Wells Next the Sea
Have a day in Wells Next the Sea. Park on the Buttlands and walk through the town. Pick up a picnic at the Deli (celeb spot: I saw Stephen Fry in there once) and walk along the harbour wall to the beach or ride the miniature train. There is a café, a Joules (of course) and toilets at the top. If you want a more scenic walk, you can walk through the pine trees to the beach or there is direct access to the right of the shops. The scenic walk is a much nicer way to get on the beach if you can. Wells has rows of beautiful little beach huts that make this one of the prettiest beaches in the UK. In the evening, you can grab Fish and Chips from Frenches or eat cockles out of a polystyrene cup whilst your kids do some crabbing by the harbour. Alternatively, have a meal at the Crown on the Buttlands, a lovely place to sit outside in the summer. Wells carnival in August is always fun too.
Morston, Blakeney and Cley
You’ve not even been to Norfolk if you haven’t taken a boat ride out to see the seals at Blakeney Point. You can choose to go with either Beans or Temples and you must book ahead because the trips are dictated by the crazy Norfolk tides. The seals are amazing. Some will swim close to the boat and come and have a look at you, the others will lay slumped like drunks on the banks. After the seals, have your lunch at Cookies Crab Shack – be sure to take your own bottle of wine to wash down the local seafood. We like the Royal Salads pictured below. If you can’t get a table (you can and should book) and it’s a sunny day, they’ll bring your food out to the green in front. They take walk ins too and you can take sandwiches away with you. Visit the arty village of Cley after lunch. Just to confuse matters, Cley is pronounced Cligh (as in high) and not Clay. Angry locals will hound you out of the county if you get this wrong.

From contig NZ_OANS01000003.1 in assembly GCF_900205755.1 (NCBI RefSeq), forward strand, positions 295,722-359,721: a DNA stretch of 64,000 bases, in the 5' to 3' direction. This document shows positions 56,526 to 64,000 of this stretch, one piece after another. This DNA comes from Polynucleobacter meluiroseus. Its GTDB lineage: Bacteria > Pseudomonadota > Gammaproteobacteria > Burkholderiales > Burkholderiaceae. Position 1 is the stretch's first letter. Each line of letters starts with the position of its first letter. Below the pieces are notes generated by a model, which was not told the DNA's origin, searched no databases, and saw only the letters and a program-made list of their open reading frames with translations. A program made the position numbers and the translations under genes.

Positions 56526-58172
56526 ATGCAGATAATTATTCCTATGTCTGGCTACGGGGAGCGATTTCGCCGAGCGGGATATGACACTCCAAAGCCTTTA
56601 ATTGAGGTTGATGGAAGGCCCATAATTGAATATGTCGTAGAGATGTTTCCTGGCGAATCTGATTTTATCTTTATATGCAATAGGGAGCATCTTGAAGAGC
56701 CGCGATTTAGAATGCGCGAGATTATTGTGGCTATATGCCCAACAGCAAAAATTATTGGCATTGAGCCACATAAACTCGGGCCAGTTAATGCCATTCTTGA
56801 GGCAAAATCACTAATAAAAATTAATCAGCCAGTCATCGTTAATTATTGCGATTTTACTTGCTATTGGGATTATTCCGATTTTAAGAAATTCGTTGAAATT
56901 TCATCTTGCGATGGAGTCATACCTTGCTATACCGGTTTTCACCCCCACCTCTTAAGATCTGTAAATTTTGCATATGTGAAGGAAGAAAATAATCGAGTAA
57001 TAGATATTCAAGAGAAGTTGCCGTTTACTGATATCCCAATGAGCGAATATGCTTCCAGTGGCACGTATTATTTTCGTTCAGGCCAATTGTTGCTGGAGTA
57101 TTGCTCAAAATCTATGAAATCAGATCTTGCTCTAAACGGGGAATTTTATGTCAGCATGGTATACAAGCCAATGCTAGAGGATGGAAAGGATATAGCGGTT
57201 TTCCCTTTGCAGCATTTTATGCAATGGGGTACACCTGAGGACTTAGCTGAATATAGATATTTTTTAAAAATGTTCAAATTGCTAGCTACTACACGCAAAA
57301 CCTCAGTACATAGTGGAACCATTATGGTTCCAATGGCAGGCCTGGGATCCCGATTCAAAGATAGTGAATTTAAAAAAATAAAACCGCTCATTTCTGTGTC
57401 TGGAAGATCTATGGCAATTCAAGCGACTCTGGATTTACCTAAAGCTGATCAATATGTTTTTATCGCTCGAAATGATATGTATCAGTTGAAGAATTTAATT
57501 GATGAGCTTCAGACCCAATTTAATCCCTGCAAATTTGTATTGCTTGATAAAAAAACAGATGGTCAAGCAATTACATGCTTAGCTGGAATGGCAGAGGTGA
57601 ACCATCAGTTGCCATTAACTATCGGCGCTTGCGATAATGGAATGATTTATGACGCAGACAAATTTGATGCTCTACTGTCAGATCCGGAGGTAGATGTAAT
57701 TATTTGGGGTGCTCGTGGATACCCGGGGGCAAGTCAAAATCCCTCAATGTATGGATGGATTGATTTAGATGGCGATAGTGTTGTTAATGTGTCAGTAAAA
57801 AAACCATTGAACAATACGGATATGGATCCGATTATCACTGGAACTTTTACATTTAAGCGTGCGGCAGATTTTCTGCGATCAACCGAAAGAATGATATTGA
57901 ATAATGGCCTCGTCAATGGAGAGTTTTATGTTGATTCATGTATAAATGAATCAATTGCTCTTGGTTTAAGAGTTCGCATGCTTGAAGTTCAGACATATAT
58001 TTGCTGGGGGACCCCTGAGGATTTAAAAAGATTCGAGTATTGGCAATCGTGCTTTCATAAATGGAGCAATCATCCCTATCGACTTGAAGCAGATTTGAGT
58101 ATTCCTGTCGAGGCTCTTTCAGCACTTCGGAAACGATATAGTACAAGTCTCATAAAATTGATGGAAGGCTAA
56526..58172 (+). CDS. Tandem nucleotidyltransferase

Holt and Sheringham
Have a morning in beautiful Holt, wandering around the antiques shops and book shops or have a walk around Holt Park . Have lunch in Byfords Café and head down to Sheringham (or West Runton for the rock pools) for an afternoon on the beach or to the National Trust’s Sheringham Park for a walk – well worth a visit. Kids will love climbing the tower here which gives an amazing view of the coastline and the steam train that runs for five miles along the coast. There is also a swimming pool in Sherringham with slides which is fun for an hour.
I’m sure I’ve forgotten things or missed out some of people’s favourite places – there’s The Lifeboat at Thornham and The Hero at Burnham Overy …. Oh and Titchwell Manor’s good for a date night. There’s Walsingham and the Creakes and Cromer and places I haven’t covered, but the ones I have written about are my favourite places to go with my family. There’s so much to do here – once you get the Norfolk bug, there’s nor-folking* way you’ll want to go anywhere else.
*so glad I got that gag in